Lions Led By Daisy

at

CNvIwETUsAAc34c

‘sup?

This lunchtime.

Irish Farmers’ Association protest on Lower Mount Street, Dublin.

RTÉ reports:

“Farmers from all sectors have gathered outside the EU Commissions office on Dublin’s Mount Street, accompanied by a cow, some pigs and trailer of grain.”

“They say their businesses are facing possible collapse in the face of higher production costs, price volatility and the continuing Russian import ban.”

“Irish Farmers’ Association President Eddie Downey has called for action at European level, and from EU Agriculture Commissioner Phil Hogan, to safeguard the incomes of farming families.”

Farmers protest in Dublin over falling food prices (RTÉ)

Thanks James McAauley

Update:

daisy

John Sinclair writes:

Daisy was a bit shy when they tried to interview her

Update:

90391599 90391603 90391605 90391607

Further scenes of the IFA protest including dramatic piglet grain spillage photo op (above).

(Leah Farrell/RollingNews.ie)

 

24 thoughts on “Lions Led By Daisy

  1. ollie

    When the GArdai come to arrest these farmers for protesting (and they will, in 6s and 7s in the interests or impartiality),
    will they incarcerate or incinerate the cow?

  2. Dubloony

    Farmers – they had gone a bit quiet lately, its been a while fellas.

    Thought the milk quota going was going to turn dairying into white gold for export.
    Has the price of farm diesel shot up?

    1. Lan

      Sure! As long as you can show evidence of this “free money”? You know money not tied to environmental and animal welfare? The standards that are great, no argument there, but you cant really deny makes EU farming less competitive than the US or NZ, so EU farmers are compensated so all food doesnt end up from imported from those places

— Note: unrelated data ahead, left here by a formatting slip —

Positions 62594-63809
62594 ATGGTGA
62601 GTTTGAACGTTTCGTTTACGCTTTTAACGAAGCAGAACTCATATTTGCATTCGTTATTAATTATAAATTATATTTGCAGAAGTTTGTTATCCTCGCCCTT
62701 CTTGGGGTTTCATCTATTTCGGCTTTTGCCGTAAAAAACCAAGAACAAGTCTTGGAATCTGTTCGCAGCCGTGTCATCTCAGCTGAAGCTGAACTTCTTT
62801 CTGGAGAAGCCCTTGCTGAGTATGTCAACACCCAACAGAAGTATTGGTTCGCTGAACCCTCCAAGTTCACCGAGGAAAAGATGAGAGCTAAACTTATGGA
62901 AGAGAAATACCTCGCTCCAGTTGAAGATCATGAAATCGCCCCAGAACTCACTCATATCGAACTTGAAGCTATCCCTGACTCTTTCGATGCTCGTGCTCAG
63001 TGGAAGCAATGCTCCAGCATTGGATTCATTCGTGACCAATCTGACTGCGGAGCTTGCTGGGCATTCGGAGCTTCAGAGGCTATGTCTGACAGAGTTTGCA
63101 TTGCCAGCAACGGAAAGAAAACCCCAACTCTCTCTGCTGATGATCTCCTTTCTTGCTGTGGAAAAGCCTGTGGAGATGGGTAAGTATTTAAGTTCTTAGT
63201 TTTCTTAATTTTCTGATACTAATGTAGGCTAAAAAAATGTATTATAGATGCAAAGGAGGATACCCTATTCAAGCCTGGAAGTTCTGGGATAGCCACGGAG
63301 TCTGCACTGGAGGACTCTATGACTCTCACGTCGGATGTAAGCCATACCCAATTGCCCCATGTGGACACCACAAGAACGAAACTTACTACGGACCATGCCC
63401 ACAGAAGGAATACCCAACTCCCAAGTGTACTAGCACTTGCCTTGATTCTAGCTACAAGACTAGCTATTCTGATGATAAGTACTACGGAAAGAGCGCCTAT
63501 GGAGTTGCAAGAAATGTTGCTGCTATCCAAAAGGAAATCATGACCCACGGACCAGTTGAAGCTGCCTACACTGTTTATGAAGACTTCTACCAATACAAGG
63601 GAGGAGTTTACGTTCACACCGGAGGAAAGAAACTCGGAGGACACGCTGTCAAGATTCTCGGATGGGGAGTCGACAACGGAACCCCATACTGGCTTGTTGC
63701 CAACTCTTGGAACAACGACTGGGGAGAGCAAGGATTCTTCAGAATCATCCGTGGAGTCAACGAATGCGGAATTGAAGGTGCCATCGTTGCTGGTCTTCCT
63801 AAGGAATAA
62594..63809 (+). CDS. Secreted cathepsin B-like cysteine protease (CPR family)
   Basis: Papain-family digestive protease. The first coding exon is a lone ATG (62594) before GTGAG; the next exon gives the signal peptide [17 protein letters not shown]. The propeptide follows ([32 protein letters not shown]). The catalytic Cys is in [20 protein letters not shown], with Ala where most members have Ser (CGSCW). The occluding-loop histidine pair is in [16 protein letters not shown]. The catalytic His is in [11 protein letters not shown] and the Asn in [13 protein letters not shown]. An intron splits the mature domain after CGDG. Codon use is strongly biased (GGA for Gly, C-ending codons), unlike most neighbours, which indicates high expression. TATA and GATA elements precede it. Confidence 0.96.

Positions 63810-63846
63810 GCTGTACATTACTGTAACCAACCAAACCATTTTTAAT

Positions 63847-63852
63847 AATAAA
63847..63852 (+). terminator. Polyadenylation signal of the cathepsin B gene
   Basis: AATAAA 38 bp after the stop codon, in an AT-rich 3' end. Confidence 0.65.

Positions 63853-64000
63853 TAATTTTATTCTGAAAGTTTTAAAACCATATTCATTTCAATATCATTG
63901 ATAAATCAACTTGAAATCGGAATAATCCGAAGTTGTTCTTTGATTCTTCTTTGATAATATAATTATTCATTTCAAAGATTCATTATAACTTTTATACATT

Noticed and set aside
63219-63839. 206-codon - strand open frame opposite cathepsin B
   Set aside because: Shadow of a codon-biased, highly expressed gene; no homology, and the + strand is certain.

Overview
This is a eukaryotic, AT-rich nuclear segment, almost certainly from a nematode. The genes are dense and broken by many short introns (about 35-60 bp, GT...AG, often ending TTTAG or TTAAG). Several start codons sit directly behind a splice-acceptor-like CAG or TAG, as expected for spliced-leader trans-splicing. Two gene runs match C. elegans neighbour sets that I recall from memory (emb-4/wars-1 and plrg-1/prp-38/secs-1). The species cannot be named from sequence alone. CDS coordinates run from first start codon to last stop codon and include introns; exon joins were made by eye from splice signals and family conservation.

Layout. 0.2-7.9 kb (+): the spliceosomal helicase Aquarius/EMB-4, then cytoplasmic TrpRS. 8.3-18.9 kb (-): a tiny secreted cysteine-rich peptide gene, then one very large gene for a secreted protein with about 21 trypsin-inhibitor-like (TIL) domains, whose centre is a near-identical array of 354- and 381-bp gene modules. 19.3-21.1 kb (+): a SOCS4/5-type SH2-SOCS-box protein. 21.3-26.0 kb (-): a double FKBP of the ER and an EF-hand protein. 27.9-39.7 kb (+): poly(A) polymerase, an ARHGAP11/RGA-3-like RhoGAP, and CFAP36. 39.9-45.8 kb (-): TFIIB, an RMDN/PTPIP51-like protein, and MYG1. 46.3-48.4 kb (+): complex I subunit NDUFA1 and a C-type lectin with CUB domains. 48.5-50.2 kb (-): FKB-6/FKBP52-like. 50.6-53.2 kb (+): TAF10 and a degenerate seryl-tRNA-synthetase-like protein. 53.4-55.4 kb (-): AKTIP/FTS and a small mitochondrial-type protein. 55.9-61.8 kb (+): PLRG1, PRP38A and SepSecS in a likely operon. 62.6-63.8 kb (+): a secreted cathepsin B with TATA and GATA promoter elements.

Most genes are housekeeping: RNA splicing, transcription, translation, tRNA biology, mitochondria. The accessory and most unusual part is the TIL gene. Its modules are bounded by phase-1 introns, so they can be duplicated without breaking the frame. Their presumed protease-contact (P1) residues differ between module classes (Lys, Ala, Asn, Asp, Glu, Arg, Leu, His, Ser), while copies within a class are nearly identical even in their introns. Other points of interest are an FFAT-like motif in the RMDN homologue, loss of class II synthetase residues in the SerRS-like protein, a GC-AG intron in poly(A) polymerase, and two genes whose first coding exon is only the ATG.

3. 15 cents

    and yet FG say on their social media “looking after rural ireland” … proof they certainly are not

  4. doncolleone

    haven’t they abolished the milk quota? are this lot happy only when getting money for nothing from the EU?

    1. Lan

      Do you think that quota had something to do with payments?

      See above for the myth of “money for nothing”

  5. Bort

    Give them some more grants sure, what other sector can you get looked after because your business fails? Apart from banking and construction obviously

      1. Delacaravanio

        As you keep pointing out, food is a commodity like any other that we can import from abroad.

        1. Lan

          Yea nope, I’m pretty sure at no point did I refer to food as a commodity. If it is a commodity then its a very complex one.

          Aside from the food itself, how do you account for other externalities and common goods involved in the process of food production? Do you have a mechanism for paying farmers and other stakeholders (but farmers just happen to be the majority of stakeholders) to upkeep a non-exclusionary good like habitat protection (Natura sites), unpolluted watercourses (Nitrates Dir-still some work to do there though) or the iconic countryside (all those wee fields and hedgerows dont grow that way naturally).
          Remove CAP and youre choice is killing the biggest source of employment for much of Ireland (food production) or sacrificing these important other parts of Ireland (like the US or NZ does) in order to compete. So which shall it be?

  6. George

    Farmers, the dairy and meat variety. Vile repulsive people who trade solely in the misery and killing of animals. I’ve no sympathy whatsoever.

    1. Frilly Keane

      Grow up
      Would ya

      Irish pork and beef is world class produce
      And deserves good prices
      Our dairy output likewise

      Next time you see carrots for 20c in Aldi Lidl
      Ask yerself
      How much did the farmer get out’ve your 20c..

    2. David

      > Farmers, the dairy and meat variety. Vile repulsive people who trade solely in the misery and killing of animals. I’ve no sympathy whatsoever.

      Hear hear.

  7. Truth in the News

    Pity they did’t march last Saturday,they would have being able to explain first hand
    how they the IFA in the summer of 1999 submitted a submission signed by a
    Jim Devlin on behalf of the IFA advocating the introduction of water charges
    and that it be “expedited”, it began the senario that led to the introduction of water
    tax, how many ordinary members of the IFA know of this letter or were consulted.

Comments are closed.